DJI launches new Local Data Mode to stem privacy concerns

 

Drone maker DJI, the leader in the consumer UAS field, today launched a new Local Data Mode that allows users to fly without internet data transfer.

The move comes after the U.S. Army ordered its members to stop using off-the-shelf systems from China-based DJI, saying its drones could retain and transmit sensitive data, including the time and location of drone flights.

The new privacy mode stops internet traffic to and from the DJI Pilot app, using instead Local Data Mode, which doesn’t send or receive any data over the internet.

“We are creating Local Data Mode to address the needs of our enterprise customers, including public and private organizations that are using DJI technology to perform sensitive operations around the world,” says Brendan Schulman, DJI’s vice president of policy and legal affairs. “DJI is committed to protecting the privacy of its customers’ photos, videos and flight logs. Local Data Mode will provide added assurances for customers with heightened data security needs.”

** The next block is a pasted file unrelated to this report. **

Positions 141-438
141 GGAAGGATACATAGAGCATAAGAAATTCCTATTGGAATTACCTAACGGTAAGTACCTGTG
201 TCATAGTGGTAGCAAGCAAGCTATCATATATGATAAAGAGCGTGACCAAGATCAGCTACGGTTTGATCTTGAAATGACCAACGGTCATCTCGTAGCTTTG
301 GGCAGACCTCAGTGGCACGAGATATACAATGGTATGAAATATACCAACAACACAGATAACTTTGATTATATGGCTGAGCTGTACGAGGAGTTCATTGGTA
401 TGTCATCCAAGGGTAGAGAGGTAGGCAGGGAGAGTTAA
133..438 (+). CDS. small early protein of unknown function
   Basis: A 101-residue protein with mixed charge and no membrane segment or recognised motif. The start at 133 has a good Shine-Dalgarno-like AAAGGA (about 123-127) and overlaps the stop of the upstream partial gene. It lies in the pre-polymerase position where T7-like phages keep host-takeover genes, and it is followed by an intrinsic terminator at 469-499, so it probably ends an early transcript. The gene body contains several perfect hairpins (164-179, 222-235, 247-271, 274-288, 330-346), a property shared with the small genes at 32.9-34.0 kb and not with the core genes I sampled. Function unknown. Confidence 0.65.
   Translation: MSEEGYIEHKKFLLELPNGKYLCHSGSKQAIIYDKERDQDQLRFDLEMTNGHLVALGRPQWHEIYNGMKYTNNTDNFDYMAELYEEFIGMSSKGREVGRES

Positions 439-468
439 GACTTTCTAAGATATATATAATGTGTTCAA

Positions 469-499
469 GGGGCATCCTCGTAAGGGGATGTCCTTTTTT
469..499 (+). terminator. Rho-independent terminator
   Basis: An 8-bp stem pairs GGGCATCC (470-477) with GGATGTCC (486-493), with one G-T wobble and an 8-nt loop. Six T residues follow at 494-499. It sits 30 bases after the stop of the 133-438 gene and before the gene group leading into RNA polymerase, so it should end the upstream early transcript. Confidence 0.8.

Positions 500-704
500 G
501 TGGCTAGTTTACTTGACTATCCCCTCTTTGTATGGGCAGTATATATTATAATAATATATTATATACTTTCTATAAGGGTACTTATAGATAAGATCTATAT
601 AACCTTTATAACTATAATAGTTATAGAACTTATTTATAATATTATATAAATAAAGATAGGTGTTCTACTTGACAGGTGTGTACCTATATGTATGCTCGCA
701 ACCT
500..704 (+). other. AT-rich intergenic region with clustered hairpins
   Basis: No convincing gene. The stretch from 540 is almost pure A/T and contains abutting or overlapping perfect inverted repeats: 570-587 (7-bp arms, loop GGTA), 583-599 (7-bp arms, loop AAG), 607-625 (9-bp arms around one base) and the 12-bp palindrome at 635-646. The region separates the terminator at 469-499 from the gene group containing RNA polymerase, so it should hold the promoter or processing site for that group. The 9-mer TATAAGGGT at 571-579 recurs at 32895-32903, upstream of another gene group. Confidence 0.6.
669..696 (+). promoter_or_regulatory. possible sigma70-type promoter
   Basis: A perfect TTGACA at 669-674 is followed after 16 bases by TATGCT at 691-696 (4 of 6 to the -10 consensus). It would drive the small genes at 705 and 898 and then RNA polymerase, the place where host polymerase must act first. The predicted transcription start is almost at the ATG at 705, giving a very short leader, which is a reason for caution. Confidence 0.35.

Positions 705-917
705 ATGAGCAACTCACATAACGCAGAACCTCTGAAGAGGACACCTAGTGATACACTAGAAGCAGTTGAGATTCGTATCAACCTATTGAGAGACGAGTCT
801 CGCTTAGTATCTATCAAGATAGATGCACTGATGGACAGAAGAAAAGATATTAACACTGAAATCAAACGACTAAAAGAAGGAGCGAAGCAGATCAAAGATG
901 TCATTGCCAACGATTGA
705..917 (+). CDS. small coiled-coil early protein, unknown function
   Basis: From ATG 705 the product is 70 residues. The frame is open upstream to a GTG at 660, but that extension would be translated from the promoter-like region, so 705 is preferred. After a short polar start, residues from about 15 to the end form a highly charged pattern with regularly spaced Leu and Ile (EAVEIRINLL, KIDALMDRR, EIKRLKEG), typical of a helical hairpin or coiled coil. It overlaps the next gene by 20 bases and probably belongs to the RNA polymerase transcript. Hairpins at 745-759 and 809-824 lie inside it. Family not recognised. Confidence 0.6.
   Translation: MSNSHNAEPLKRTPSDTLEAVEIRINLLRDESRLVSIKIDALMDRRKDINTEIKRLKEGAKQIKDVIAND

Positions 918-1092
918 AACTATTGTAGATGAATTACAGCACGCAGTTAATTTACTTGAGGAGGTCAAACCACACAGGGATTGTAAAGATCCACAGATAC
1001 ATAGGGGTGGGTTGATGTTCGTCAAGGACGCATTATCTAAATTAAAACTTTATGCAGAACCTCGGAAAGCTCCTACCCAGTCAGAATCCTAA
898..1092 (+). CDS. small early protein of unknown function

It does come with some downsides, however. Operators won’t have their locations detected, so they won’t be able to use DJI’s geofencing information to keep them from flying in prohibited areas. For instance, the Federal Aviation Administration last week restricted drone flights near some iconic landmarks, including the Statue of Liberty, the Hoover Dam and Mount Rushmore — using Local Data Mode, a DJI drone wouldn’t automatically abide by those restrictions.

When using the mode, users are reminded that they are solely responsible for the safety of their flight. Even if the mode is used, photos and videos are stored on the drone’s SD card and are only shared if the user uploads them online.

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